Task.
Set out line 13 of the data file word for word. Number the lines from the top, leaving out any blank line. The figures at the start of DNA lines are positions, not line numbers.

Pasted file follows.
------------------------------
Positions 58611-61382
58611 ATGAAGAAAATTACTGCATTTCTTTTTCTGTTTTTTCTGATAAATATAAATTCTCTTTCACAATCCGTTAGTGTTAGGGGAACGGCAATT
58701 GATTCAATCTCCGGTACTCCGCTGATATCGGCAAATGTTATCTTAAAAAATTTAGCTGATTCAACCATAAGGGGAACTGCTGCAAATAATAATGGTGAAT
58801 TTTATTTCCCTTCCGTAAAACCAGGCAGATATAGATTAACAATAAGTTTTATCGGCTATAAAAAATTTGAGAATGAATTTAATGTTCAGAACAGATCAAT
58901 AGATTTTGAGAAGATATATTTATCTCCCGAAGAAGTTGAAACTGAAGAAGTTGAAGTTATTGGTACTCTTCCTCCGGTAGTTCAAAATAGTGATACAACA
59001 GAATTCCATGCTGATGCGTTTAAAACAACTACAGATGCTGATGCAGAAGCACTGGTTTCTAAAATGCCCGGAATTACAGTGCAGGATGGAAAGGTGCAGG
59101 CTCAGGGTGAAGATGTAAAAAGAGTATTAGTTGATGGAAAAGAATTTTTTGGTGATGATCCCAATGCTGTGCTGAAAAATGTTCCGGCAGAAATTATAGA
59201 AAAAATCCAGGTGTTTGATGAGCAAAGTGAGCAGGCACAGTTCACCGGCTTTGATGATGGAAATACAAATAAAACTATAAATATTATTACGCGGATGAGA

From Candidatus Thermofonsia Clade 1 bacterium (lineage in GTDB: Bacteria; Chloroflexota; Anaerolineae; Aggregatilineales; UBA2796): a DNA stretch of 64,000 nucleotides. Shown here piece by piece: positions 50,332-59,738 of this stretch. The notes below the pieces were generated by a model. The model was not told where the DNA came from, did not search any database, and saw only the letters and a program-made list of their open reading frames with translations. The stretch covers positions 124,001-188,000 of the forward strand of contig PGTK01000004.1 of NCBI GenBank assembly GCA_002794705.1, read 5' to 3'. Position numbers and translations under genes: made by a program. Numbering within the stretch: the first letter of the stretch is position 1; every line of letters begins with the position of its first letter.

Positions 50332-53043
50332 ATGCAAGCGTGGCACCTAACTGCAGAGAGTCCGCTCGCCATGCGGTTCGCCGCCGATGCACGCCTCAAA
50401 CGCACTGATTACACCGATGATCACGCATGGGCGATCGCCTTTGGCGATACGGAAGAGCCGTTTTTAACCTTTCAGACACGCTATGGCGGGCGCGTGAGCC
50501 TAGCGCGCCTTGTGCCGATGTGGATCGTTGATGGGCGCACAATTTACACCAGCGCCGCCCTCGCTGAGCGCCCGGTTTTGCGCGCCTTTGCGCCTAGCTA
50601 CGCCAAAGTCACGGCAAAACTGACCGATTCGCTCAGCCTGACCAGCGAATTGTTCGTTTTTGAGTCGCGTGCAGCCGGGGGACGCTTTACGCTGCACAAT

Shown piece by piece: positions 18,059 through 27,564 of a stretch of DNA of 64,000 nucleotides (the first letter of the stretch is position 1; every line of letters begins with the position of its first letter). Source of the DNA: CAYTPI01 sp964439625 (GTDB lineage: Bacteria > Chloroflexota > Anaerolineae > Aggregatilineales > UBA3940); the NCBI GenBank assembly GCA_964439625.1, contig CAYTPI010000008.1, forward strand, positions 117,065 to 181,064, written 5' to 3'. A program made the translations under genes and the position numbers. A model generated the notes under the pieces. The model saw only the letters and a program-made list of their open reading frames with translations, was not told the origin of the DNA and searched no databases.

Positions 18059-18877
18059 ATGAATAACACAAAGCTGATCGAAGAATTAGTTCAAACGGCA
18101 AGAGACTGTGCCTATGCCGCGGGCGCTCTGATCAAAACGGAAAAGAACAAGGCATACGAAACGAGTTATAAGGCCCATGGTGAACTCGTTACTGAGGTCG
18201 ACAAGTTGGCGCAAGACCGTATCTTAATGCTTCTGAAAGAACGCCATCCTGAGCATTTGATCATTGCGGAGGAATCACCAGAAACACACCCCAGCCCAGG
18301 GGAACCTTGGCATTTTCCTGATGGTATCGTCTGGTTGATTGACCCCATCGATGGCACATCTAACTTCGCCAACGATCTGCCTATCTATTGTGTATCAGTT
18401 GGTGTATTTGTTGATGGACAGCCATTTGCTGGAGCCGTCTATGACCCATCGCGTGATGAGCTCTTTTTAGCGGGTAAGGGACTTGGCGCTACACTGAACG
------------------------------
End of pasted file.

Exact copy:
50501 TAGCGCGCCTTGTGCCGATGTGGATCGTTGATGGGCGCACAATTTACACCAGCGCCGCCCTCGCTGAGCGCCCGGTTTTGCGCGCCTTTGCGCCTAGCTA